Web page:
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Daigohji
06-09-2005, 08:43 AM
For years I've been using the internal voices of my Yamaha PSR-330 keyboard for composition, so I figured it was time for a serious upgrade. So in the space of the last week I've bought a new soundcard (Audiophile 2496), new speakers (Logitech Z3 2.1), Cakewalk Home Studio 2004 and, of course, Symphonic Orchestra Silver :D I expect my bank account will be aching from the strain for months to come.

...and then I had to figure out how to use all of it, and sort out the spaghetti junction of cables I needed to hook everything up, lol. Just getting the keyboard's MIDI function working was a headache, but I muddled through in the end. Now I'm busy teaching myself how to use sequencers, soft synths, etc.

Well, I figured before I spend ages climbing the learning curve, it would be a good idea to see if my PC can actually take the strain of running all these applications in the way I need them to. So here's my first track sequenced in Cakewalk and made entirely with the SO Silver sample set.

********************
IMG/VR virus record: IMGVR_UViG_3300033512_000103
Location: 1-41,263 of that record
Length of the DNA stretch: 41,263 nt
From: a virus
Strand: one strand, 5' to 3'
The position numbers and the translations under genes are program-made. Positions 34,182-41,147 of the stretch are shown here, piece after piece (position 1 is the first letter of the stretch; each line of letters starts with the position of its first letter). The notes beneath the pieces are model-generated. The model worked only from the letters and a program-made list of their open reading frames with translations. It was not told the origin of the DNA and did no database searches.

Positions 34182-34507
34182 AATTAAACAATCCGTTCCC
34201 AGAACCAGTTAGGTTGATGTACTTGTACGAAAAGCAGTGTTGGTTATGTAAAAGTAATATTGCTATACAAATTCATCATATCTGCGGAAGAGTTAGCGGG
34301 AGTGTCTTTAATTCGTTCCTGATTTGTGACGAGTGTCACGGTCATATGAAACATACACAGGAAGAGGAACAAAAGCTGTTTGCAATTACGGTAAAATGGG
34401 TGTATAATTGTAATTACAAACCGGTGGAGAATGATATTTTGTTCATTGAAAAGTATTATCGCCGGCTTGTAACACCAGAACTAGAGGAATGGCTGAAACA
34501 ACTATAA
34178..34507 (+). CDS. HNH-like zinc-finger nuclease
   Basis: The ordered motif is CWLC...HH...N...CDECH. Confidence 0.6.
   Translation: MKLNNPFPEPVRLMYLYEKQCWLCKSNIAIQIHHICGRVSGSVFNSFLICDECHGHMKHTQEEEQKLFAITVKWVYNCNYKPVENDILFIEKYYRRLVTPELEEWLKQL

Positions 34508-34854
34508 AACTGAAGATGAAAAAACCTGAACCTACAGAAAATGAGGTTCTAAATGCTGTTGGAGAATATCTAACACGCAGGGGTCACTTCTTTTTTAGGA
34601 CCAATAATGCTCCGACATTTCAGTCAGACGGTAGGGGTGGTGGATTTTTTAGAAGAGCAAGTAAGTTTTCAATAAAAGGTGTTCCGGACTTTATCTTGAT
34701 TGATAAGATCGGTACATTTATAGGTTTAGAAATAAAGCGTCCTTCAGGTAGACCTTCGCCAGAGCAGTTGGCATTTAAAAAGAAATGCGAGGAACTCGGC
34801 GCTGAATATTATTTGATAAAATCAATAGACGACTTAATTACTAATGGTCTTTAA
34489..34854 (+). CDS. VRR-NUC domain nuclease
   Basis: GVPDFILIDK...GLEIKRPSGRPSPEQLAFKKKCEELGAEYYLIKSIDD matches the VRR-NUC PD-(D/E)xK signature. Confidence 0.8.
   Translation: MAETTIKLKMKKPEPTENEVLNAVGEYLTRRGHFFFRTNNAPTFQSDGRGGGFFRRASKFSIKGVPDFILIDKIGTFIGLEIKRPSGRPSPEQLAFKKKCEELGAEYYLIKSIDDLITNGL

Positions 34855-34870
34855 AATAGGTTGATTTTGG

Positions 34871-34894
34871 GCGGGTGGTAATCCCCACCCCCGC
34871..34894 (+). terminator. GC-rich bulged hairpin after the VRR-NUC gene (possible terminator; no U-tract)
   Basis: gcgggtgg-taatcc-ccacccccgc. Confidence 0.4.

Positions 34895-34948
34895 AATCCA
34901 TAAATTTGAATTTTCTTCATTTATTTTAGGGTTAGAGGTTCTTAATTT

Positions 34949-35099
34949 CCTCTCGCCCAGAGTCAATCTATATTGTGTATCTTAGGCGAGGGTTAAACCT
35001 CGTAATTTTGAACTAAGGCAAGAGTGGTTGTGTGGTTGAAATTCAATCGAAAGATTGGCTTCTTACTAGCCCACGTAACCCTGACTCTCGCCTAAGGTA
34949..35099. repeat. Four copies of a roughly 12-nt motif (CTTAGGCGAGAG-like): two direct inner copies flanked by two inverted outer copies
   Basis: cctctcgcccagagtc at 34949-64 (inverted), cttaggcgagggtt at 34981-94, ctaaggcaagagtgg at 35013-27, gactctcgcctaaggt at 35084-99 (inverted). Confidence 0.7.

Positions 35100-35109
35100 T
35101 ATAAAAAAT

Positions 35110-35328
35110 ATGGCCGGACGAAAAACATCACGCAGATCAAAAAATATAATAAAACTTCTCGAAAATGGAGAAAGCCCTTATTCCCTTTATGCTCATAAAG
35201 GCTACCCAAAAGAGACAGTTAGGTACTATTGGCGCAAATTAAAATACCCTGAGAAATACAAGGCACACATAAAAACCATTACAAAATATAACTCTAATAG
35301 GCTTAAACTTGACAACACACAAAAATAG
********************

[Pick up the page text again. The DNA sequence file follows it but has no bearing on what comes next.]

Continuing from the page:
The Choices We Make (http://www.superiorvision.f2s.com/the_choices_we_make.mp3)

This is actually only the first third of the track, but I started to get audio drop-outs once I hit seven simultaneous audio tracks in Cakewalk, so I made this composite mix that I'll just tack onto the start of the full piece if I can't sort out the problem by tweaking buffer sizes or defragging my drive.

This music is part of the soundtrack that will accompany my first novel, Last of the Namers (http://www.superiorvision.f2s.com/lotn_main.html). The title refers to one of the keynote lines of dialogue in the story, "it's the choices we make that define who we are and how we're remembered." This cue tracks into a scene halfway through chapter 34 (http://forums.ffonline.com/showthread.php?t=26690&page=7&pp=15&highlight=namers), which involves the classic face-off between two old friends who have reached a point where the only way for one to achieve his goals is by killing the other. In its current form the track starts when Lars comes to after the sequence of flashbacks, and end just as the fight is about to begin. The full version will go right through the fight scene as well.

This track builds on themes that are introduced earlier in the soundtrack. For example, the choral melody is a more emotive variation on the Rune Inquisition/Belastung theme, and there will be elements of Lars's and the True Namer's themes woven into the latter part of the track.

If there's one thing I learned while recording this one, it's that the metronome is more of a hinderance than a help, especially at a slow tempo. I don't think I'll use it from now on.

Anyway, opinions please. And since my entire audio setup is new, let me know if I have the volume set to an appropriate level. It sounds fine on my system, but you never know.

DaveWalton
06-09-2005, 11:29 AM
Hi,

This would work well as an underscore to a film. My only comment is that it needs more ambience. More reverb would add a lot of life to this.